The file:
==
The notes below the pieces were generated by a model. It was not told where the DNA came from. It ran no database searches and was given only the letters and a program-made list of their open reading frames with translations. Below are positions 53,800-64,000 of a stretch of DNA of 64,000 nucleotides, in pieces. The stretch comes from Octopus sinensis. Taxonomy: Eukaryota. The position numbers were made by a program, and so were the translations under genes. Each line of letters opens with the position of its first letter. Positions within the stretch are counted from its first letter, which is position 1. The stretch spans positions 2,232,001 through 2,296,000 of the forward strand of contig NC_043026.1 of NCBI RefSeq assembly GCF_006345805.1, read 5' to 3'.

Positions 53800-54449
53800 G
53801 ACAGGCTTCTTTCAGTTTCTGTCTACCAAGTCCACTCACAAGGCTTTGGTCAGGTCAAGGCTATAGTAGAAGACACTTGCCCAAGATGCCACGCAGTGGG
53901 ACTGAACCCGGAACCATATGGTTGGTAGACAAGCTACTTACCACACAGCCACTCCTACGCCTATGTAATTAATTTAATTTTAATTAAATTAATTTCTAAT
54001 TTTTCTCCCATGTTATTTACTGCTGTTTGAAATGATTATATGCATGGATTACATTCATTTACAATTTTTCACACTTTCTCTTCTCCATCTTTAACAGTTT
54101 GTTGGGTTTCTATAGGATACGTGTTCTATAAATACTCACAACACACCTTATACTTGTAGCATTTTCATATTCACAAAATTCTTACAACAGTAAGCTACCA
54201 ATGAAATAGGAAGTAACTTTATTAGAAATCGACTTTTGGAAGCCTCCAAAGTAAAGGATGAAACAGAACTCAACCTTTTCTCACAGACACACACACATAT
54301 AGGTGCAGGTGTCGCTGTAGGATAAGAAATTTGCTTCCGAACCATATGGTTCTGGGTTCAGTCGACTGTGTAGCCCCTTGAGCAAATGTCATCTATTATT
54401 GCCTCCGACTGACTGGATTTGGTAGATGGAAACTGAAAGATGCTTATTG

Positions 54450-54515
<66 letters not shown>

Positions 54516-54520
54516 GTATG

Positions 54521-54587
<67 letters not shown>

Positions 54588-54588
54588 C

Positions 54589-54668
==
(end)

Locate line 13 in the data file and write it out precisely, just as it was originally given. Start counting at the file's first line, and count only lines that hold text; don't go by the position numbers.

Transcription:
Positions 54516-54520